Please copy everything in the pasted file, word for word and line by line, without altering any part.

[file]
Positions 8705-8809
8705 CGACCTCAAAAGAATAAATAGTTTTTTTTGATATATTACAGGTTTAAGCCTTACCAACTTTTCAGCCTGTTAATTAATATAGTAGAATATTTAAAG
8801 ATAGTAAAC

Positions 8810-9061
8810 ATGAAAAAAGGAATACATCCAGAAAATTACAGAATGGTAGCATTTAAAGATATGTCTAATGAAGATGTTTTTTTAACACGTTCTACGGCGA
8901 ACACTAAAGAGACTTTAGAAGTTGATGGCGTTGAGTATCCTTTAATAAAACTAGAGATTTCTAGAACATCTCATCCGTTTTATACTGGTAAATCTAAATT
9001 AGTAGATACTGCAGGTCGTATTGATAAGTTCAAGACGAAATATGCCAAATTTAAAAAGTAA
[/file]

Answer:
Positions 8705-8809
8705 CGACCTCAAAAGAATAAATAGTTTTTTTTGATATATTACAGGTTTAAGCCTTACCAACTTTTCAGCCTGTTAATTAATATAGTAGAATATTTAAAG
8801 ATAGTAAAC

Positions 8810-9061
8810 ATGAAAAAAGGAATACATCCAGAAAATTACAGAATGGTAGCATTTAAAGATATGTCTAATGAAGATGTTTTTTTAACACGTTCTACGGCGA
8901 ACACTAAAGAGACTTTAGAAGTTGATGGCGTTGAGTATCCTTTAATAAAACTAGAGATTTCTAGAACATCTCATCCGTTTTATACTGGTAAATCTAAATT
9001 AGTAGATACTGCAGGTCGTATTGATAAGTTCAAGACGAAATATGCCAAATTTAAAAAGTAA